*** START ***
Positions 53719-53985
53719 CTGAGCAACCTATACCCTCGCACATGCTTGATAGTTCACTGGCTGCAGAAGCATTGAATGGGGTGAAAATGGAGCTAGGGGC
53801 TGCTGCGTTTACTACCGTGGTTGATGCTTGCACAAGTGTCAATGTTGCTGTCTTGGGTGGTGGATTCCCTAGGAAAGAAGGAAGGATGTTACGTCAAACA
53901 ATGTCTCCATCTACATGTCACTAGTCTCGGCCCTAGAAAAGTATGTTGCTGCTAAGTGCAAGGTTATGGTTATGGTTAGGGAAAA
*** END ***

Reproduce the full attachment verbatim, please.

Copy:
Positions 53719-53985
53719 CTGAGCAACCTATACCCTCGCACATGCTTGATAGTTCACTGGCTGCAGAAGCATTGAATGGGGTGAAAATGGAGCTAGGGGC
53801 TGCTGCGTTTACTACCGTGGTTGATGCTTGCACAAGTGTCAATGTTGCTGTCTTGGGTGGTGGATTCCCTAGGAAAGAAGGAAGGATGTTACGTCAAACA
53901 ATGTCTCCATCTACATGTCACTAGTCTCGGCCCTAGAAAAGTATGTTGCTGCTAAGTGCAAGGTTATGGTTATGGTTAGGGAAAA